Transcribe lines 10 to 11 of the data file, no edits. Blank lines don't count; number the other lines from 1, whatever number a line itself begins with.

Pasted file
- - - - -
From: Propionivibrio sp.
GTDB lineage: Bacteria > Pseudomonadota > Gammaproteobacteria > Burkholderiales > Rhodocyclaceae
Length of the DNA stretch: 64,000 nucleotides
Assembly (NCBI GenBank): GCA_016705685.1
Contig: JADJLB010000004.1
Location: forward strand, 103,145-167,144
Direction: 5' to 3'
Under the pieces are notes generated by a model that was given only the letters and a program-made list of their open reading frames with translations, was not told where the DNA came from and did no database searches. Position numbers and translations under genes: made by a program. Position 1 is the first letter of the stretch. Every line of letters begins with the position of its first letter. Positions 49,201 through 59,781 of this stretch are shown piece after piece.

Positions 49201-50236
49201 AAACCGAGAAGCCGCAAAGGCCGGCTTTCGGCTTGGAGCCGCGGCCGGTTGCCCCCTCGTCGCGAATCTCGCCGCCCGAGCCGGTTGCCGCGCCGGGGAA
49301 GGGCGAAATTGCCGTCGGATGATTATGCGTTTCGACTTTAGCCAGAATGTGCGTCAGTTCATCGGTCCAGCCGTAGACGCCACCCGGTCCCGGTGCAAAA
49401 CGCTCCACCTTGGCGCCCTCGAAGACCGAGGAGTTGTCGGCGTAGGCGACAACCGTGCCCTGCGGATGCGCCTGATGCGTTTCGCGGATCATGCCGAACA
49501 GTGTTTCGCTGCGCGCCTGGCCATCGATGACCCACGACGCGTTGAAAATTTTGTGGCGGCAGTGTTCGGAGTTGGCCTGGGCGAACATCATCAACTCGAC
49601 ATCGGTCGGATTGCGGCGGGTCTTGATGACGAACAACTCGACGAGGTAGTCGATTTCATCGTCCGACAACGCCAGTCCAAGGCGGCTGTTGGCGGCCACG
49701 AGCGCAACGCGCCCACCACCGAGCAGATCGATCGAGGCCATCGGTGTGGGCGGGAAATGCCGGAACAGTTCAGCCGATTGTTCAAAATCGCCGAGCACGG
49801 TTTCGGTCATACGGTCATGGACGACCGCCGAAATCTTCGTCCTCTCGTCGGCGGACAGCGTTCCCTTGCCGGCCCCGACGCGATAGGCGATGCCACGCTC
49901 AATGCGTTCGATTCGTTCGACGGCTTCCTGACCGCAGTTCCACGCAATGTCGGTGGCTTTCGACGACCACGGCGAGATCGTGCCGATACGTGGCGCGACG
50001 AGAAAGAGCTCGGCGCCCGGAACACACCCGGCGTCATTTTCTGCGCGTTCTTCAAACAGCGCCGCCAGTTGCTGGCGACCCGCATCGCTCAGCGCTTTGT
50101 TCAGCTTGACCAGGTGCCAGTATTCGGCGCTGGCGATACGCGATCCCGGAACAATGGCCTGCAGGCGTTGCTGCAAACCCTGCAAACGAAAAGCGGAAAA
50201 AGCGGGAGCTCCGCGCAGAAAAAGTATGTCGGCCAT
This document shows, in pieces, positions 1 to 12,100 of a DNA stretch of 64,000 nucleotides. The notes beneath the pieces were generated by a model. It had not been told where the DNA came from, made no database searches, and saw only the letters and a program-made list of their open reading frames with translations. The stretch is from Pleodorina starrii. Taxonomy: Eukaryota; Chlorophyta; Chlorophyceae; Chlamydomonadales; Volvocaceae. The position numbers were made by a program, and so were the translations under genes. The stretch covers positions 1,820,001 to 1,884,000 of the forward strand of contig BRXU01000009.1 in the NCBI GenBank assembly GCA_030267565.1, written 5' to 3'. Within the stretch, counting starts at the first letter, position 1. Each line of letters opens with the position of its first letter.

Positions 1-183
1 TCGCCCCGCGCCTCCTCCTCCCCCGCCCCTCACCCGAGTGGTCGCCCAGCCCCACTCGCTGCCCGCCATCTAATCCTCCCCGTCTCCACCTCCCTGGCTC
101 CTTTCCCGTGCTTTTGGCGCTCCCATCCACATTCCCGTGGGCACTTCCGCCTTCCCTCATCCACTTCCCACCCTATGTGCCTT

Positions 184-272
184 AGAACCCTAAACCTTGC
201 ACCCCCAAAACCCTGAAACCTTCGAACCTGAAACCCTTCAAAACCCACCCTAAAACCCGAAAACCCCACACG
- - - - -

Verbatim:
49201 AAACCGAGAAGCCGCAAAGGCCGGCTTTCGGCTTGGAGCCGCGGCCGGTTGCCCCCTCGTCGCGAATCTCGCCGCCCGAGCCGGTTGCCGCGCCGGGGAA
49301 GGGCGAAATTGCCGTCGGATGATTATGCGTTTCGACTTTAGCCAGAATGTGCGTCAGTTCATCGGTCCAGCCGTAGACGCCACCCGGTCCCGGTGCAAAA